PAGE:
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Rehabilitation of Waterbird Nesting Islands

Colony Island Network Design and Implementation (CINDI): a prioritization tool to rehabilitate colony islands along the Texas coast

Every four years, Texas creates a list of high priority colonial waterbird nesting islands in need of rehabilitation and decides which projects to implement. Given limited funds and little understanding of an island’s contribution to regional bird populations, the project team seeks to develop a prioritization tool that incorporates biogeophysical constraints on nesting and economic considerations to help managers prioritize a network of colony islands.

Lead Investigator: Dale E. Gawlik, Harte Research Institute for Gulf of Mexico Studies, Texas A&M University-Corpus Christi (

Natural Resource Managers: David Newstead, Coastal Bend Bays & Estuaries Program; Shelley Todd, National Park Service; Alexis Baldera, Audubon Texas 

Project Team: Katya Wowk, Harte Research Institute for Gulf of Mexico Studies; James Gibeaut, Harte Research Institute for Gulf of Mexico Studies; Matthew Streich, Harte Research Institute for Gulf of Mexico Studies; Diana Del Angel, Harte Research Institute for Gulf of Mexico Studies

Collaborators: Joshua Oyer, Texas General Land Office 

Technical Monitors: David Hewitt ( and Adriana Leiva (

Federal Program Officer/Point of Contact: Frank Parker (

Award Amount: $2,000,453

Award Period: October 2023 – September 2027

Why it matters: Every four years, the Texas General Land Office updates the Texas Coastal Resiliency Master Plan, which includes a list of high priority colonial waterbird nesting islands in need of rehabilitation. With more than 200 colony islands on the Texas coast, agencies do not have enough funds to manage all of them. Nor do all islands have the same potential to increase regional waterbird populations.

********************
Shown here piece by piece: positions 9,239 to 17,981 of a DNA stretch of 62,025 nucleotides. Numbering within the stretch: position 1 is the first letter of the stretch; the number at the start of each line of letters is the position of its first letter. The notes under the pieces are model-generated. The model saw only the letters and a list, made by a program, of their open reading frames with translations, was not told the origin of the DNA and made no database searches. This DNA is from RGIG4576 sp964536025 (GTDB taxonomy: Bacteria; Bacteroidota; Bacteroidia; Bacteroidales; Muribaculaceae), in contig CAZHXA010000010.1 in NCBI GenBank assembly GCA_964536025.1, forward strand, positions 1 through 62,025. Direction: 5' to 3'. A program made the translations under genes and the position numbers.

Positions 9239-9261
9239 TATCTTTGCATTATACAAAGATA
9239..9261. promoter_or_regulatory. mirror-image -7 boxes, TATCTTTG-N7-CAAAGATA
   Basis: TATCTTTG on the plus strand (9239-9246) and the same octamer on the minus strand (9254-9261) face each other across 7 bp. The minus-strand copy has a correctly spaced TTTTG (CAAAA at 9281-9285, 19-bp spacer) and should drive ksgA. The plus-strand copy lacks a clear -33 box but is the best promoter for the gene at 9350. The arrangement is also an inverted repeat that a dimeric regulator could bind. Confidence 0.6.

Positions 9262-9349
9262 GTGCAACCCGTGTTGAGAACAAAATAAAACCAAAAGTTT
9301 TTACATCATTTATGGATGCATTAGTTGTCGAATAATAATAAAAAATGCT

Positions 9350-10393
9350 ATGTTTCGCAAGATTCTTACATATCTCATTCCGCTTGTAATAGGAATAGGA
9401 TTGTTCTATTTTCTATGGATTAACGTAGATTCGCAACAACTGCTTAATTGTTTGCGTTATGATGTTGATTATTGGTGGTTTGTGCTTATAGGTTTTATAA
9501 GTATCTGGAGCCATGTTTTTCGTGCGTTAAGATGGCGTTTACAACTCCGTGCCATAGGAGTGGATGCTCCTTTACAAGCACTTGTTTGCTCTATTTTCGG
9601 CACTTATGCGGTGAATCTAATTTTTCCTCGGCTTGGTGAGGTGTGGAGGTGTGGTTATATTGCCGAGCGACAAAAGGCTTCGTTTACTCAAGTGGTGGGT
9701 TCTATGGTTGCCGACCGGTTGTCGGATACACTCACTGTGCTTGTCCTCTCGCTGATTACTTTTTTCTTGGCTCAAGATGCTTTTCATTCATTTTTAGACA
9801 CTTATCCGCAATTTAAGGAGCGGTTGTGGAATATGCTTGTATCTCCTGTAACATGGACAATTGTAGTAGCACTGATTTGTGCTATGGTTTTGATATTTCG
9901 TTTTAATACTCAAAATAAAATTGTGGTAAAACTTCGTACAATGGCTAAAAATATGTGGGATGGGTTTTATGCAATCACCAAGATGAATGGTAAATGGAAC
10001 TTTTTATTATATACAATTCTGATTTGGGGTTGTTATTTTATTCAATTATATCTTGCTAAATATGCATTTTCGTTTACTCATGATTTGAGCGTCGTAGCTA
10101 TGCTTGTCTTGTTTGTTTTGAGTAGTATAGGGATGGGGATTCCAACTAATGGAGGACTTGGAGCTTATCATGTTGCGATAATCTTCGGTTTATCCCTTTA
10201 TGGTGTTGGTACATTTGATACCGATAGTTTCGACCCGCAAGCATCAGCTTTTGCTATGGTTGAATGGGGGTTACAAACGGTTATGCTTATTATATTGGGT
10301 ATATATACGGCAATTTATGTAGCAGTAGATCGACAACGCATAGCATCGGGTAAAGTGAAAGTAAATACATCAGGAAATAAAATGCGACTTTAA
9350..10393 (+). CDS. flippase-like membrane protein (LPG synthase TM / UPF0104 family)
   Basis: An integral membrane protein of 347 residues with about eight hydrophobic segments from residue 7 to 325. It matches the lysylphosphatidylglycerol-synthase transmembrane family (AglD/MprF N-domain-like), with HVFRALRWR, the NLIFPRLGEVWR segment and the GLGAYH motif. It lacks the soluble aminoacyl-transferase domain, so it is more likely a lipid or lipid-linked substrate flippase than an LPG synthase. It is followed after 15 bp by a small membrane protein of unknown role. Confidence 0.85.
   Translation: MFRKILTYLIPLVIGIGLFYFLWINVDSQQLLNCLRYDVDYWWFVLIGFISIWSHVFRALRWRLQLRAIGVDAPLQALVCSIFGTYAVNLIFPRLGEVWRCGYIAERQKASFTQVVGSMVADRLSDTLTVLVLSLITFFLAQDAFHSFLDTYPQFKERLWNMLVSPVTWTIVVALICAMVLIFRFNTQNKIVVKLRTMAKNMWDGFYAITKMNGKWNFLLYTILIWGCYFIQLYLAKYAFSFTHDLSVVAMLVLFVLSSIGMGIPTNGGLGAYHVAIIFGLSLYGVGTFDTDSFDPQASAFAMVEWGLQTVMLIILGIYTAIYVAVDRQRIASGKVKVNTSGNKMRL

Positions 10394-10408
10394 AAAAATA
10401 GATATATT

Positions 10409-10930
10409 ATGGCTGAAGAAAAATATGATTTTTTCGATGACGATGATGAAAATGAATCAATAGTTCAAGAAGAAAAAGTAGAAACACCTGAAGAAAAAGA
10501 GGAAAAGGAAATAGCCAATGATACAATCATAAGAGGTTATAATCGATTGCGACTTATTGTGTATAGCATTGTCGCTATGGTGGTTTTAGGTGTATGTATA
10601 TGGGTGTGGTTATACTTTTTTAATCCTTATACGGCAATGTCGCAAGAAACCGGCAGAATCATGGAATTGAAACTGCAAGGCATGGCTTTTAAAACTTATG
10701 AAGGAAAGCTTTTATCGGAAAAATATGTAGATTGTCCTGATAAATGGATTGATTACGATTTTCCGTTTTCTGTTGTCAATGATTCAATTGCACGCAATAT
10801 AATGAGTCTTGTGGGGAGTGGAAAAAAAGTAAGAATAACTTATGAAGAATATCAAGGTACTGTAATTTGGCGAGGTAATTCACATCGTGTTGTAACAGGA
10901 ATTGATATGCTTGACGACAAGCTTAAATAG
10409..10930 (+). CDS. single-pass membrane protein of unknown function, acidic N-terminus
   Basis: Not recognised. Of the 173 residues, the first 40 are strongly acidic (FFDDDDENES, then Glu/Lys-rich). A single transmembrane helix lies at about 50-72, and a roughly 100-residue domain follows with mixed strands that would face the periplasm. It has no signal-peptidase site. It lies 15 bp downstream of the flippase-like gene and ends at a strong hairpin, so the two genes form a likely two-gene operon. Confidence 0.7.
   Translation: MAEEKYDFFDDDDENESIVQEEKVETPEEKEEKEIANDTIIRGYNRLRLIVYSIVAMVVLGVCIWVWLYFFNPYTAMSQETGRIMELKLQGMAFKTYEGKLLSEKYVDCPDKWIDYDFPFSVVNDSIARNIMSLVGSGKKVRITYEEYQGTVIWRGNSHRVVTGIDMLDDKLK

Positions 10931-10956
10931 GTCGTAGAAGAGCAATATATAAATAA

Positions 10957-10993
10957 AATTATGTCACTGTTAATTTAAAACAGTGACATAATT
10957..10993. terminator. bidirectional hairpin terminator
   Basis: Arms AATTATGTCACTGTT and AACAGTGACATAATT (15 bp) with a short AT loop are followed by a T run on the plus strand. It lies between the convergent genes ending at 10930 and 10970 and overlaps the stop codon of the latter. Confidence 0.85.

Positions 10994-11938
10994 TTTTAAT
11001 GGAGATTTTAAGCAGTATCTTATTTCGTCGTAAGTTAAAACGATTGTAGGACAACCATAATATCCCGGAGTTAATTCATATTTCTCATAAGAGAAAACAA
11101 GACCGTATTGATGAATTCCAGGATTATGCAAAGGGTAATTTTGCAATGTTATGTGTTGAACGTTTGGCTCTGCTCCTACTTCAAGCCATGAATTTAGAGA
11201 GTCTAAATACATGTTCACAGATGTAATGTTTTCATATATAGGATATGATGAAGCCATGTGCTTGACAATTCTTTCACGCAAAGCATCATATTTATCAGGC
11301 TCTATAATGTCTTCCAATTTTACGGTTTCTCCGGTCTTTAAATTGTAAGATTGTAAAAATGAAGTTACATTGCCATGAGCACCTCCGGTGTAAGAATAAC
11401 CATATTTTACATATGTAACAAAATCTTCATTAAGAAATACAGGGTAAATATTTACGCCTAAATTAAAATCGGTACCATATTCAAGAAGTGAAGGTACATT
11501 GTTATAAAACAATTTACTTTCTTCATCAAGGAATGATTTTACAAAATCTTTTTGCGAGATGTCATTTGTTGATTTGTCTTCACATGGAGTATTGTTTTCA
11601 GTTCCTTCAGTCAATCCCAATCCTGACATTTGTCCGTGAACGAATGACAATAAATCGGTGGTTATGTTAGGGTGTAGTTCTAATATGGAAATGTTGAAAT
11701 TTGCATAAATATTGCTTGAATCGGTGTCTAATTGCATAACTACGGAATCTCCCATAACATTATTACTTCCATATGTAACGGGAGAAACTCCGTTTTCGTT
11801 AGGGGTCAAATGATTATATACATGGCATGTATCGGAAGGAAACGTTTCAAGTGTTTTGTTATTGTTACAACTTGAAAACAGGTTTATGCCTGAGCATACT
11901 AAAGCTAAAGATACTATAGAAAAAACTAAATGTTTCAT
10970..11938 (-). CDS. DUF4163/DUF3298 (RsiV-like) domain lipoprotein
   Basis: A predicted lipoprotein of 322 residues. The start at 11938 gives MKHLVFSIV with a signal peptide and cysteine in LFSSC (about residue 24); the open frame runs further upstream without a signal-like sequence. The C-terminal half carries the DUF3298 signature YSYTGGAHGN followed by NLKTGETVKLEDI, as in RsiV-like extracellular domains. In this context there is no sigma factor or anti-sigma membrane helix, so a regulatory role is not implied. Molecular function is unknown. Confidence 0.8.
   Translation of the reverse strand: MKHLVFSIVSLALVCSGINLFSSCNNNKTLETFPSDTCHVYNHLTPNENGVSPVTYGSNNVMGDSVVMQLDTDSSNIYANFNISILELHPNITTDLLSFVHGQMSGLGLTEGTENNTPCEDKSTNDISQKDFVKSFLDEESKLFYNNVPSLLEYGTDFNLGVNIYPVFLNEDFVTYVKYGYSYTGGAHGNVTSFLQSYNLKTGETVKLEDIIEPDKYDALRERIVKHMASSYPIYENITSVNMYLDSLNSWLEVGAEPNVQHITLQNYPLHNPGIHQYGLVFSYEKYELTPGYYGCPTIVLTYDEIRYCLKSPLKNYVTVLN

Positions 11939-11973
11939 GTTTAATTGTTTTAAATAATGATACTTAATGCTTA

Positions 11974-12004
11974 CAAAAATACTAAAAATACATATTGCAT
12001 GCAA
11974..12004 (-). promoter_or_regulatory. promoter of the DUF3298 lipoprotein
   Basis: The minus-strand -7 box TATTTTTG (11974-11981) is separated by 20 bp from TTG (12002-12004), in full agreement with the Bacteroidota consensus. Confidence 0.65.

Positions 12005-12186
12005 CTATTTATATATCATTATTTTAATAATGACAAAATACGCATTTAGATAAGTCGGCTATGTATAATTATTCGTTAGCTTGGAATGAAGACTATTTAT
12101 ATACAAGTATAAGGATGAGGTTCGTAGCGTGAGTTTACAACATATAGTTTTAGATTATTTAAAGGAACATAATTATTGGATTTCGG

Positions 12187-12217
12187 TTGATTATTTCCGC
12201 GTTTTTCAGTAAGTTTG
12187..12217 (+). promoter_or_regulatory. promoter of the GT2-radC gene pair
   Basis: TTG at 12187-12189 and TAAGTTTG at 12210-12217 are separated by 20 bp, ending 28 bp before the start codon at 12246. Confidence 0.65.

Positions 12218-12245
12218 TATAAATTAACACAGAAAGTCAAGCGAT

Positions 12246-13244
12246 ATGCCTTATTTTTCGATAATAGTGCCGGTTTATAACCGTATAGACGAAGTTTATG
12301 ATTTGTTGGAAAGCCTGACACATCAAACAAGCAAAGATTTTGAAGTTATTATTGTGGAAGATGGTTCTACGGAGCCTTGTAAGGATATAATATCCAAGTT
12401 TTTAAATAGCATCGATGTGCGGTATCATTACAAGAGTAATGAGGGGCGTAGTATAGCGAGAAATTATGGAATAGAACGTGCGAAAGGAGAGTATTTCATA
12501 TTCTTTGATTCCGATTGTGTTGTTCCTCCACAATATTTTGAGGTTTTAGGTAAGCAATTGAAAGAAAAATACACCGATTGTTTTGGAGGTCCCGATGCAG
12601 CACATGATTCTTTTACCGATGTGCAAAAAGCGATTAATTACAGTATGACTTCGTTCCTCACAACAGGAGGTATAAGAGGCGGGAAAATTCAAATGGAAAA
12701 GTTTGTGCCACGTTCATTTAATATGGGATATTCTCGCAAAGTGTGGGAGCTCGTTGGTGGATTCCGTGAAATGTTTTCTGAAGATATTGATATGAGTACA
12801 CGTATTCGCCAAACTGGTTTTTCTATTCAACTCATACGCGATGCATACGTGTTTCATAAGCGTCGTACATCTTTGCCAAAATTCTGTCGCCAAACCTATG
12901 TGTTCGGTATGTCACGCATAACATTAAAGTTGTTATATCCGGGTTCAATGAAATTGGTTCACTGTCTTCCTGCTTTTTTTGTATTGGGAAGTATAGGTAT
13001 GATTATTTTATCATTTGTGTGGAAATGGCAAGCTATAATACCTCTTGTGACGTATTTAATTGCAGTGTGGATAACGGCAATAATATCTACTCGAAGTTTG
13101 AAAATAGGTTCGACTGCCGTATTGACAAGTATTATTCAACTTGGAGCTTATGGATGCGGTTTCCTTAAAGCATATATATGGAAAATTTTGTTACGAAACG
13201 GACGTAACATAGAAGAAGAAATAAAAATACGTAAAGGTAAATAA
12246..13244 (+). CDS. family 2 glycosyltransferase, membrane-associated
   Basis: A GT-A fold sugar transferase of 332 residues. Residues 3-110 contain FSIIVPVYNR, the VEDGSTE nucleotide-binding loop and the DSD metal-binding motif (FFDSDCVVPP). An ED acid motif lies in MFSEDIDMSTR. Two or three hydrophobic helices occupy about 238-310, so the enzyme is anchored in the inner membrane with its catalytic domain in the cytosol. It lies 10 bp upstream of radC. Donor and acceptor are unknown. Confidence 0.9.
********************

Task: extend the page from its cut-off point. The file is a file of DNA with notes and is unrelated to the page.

What the team is doing: The association between colony traits and nesting productivity will be determined by using drones to measure productivity across a range of colony types for five bird species. Movement data from radio-tagged birds will be used to delineate foraging ranges and estimate the probability of habitat use. The prioritization tool, which uses a linear integer programming algorithm implemented in the software package Marxan, will be used to identify a set of colonies that maximize colony persistence, nest survival, and access to foraging habitat. This project will use an iterative co-production process to set conservation targets that define the conservation planning problem solved by the prioritization tool. 

Expected outcome: A prioritization tool will be co-produced and implemented that helps managers identify a network of colony islands where rehabilitation and management are cost effective and the potential for enhancing waterbird populations is high.